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Origins and History

From Sangaku to Sarugaku

During the Nara Period (710-794), a form of popular entertainment named sangaku was imported to Japan from China. This led to the development of sarugaku which included pantomime, acrobatics and magic; and gagaku, a more solemn form of music and dance. While gagaku was being performed for the noblemen and the imperial court at festivals and ceremonies, sangaku (or sarugaku as it became) was spreading throughout Japan being performed at shrines and on the roadsides.

As time went on and sangaku went through numerous changes, it took on the characteristics of noh and kyōgen and became known as sarugaku. From the Heian and Kamakura periods to the Edo period, noh was called “sarugaku” or “sarugaku noh.”

Sarugaku Noh and Dengaku Noh

It is not clear when the word noh was first used, but long ago the word may have been used to describe all kinds of performances. From the Nambokucho period through to the Muromachi period, noh was widely divided into two categories called sarugaku noh and dengaku noh. Sarugaku noh was largely based on mimetic movements while dengaku noh was more associated with symbolic movement. And while dengaku noh was accepted by the nobility and performed largely in the capital, sarugaku noh was not accepted in the capital and played largely in Omi, Tanba, Ise and the areas surrounding the capital gaining popularity.

The Four Seats of Yamato and Tachiai Noh

At that time both sarugaku and dengaku had formed groups known as the Sarugaku-za and the Dengaku-za. Each group had a leader who acted as the chief support for the performances. In Yamato there were four particularly strong groups: Yusaki-za, Sakado-za, Tobi-za and Enmai-za. These four groups became the four oldest noh schools that remain today the Kanze, Kongō, Hōsho and Komparu schools respectively.

It was each group’s desire to rise to be considered the best in the capital. For that purpose, they gathered to perform in a kind of arts competition known as tachiai noh. Whoever was the winner would be deemed the best and this led to a fiercely fought battle. Whoever was in the top seat would have the most influence on the development of the art. It can also be thought of as one of the reasons Zeami wrote his treatises “Fūshi Kaden.”

Photo from National Noh Theatre
Photo from National Noh Theatre

After the Introduction of Zeami

The founder of the Yuzaki-za, Kanami, adapted a form of storytelling dance from sarugaku called, kusemai. He was the first to introduce this kind of dance into noh. Kanami also created to famous noh Sotoba Komachi and Jinen Koji.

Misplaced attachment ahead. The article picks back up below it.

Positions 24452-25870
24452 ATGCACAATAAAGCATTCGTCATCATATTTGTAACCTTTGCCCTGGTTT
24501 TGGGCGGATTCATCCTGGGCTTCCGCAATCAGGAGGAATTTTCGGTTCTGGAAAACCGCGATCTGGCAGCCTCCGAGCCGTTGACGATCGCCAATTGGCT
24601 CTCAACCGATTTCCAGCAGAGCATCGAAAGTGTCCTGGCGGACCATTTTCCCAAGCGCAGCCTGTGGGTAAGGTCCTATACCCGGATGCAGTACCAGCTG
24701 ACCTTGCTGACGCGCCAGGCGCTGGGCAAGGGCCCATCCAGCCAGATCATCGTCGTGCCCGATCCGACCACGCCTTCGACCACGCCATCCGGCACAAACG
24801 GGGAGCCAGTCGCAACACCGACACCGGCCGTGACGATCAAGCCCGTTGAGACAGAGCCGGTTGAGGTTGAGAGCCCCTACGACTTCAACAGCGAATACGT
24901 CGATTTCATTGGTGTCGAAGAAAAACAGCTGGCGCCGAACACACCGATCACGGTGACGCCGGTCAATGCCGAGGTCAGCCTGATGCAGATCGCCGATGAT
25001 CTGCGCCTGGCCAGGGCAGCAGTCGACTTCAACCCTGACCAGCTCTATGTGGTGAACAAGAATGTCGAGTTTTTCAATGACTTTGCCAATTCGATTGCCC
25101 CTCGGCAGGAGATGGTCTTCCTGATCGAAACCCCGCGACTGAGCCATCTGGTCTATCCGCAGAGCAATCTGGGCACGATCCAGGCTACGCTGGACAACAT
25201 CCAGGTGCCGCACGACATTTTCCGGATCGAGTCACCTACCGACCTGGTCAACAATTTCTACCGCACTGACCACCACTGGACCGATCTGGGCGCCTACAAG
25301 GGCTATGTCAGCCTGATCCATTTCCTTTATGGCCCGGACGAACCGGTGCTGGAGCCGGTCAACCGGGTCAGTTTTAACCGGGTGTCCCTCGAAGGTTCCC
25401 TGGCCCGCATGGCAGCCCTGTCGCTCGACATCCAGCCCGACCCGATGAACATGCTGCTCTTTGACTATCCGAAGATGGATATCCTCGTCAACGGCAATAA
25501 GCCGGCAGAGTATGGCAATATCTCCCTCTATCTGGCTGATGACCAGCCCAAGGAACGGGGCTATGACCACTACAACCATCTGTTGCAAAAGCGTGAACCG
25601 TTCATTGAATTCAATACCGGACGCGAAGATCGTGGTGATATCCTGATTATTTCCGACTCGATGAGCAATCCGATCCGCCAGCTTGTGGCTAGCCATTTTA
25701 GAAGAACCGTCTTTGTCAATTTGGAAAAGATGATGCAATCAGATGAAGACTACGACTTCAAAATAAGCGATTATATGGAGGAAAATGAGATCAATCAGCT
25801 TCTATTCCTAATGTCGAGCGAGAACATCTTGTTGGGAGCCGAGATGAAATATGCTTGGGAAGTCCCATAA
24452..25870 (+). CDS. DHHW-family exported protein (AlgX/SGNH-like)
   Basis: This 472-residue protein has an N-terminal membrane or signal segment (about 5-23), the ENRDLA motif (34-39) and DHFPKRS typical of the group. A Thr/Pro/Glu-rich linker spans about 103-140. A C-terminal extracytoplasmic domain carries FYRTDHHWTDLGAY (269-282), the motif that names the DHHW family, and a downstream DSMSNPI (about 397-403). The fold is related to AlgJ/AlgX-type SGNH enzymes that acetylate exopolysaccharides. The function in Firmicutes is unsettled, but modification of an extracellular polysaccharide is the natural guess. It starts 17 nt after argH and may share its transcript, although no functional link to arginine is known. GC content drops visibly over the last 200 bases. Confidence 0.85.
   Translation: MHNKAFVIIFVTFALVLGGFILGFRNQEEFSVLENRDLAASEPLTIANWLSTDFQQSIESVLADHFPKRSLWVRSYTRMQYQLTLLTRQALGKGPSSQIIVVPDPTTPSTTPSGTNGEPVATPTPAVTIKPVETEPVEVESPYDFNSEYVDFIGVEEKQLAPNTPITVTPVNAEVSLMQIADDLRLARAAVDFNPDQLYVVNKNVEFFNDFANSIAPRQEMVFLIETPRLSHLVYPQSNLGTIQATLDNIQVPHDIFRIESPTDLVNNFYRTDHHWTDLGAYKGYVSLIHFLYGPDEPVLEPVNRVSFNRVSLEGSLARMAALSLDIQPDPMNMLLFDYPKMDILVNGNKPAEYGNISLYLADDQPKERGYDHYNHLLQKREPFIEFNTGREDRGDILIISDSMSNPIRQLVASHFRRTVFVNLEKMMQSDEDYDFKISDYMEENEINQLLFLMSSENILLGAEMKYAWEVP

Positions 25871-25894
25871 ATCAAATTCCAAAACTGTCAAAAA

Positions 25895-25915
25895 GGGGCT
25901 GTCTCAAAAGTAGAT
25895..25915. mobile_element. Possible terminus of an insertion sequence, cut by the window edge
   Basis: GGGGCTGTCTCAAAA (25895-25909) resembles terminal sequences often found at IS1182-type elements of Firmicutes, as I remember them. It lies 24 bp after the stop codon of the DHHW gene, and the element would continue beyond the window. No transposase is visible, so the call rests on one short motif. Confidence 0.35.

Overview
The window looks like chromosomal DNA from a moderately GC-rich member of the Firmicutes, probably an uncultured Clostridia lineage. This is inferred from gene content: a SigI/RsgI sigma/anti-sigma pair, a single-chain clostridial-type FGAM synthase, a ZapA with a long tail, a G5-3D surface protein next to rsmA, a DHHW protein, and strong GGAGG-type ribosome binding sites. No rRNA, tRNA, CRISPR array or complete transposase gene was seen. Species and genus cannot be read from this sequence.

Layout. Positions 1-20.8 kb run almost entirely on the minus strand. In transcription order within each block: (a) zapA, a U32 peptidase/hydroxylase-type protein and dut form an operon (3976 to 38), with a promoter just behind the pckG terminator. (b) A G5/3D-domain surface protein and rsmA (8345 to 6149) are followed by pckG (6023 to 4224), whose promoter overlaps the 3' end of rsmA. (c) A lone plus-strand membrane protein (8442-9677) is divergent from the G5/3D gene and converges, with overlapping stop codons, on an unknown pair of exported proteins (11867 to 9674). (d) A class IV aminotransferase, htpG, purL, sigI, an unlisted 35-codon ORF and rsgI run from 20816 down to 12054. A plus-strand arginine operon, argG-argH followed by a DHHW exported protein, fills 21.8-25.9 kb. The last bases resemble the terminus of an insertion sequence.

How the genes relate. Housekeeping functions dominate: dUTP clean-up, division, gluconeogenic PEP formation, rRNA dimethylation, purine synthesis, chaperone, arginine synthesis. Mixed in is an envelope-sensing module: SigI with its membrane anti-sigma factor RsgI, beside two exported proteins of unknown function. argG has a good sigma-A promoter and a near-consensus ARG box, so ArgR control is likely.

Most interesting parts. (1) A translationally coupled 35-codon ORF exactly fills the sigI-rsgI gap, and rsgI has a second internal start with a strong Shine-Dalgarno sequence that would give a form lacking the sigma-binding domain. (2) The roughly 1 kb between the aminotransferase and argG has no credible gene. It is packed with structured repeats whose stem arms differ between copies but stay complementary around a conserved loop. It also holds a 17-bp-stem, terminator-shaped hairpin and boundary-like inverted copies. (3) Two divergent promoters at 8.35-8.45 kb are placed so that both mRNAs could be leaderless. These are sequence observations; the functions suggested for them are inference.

Kanami’s son, Zeami inherited noh from his father and perfected it. In the Muromachi Period, with the support of the shōguns’ Ashikaga Yosimitsu and Nijo Motoe, Zeami was able to develop his own art, borrowing the techniques of his rivals. It was during this time that Zeami developed his notion of Yugen or “mysterious beauty” which he included in a number of his mugen noh (phantasmal noh) including the masterpiece Izutsu which is one of over 50 noh that are attributed to Zeami’s hand. Even now the same poetry and prose that he wrote are still being performed.

Following the death of Zeami, his nephew, Onami and the son in law of Komparu Zenchiku, took over as head of the troupe and continued developing the art even as the Onin Wars destroyed the capital. As all this was happening, noh still played a very active role in the lives of the military commanders. Among them, Toyotomi Hideyoshi one of the great unifiers of Japan, took a great interest in noh and studied with a Komparu Tayū and commissioned noh with themes about himself to be created.

Recent and Modern Noh

Noh continued under the protection and patronage of the Tokugawa Shōgunate. The second Shōgun Tokugawa Hidetada made it a law that noh and kyōgen would be the official art forms of the shōgunate and that the four sarugaku troupes from Yamato and the newly formed Kita troupe would be recognized as the official licensed performance troupes. From this, noh’s standing in society was fixed and it continued to grow in popularity with both the elite and the commoners. To this day, it continues to refine itself, however the creative genius from the artists of the middle ages has been lost.

Following the fall of the Tokugawa Shōgunate, noh too was in crisis. The following Meiji Period (1868-1912) saw the birth of a new government and industrial system in Japan as well as a return of entertainment for ordinary citizens. Noh too went through a kind of transformation with the development of the iemoto system, the merging of noh and kyōgen into nohgaku, and the building of indoor noh stages. Recently, with the development of people practicing utai (vocal) and shimai (short dance) noh is poised to spread.

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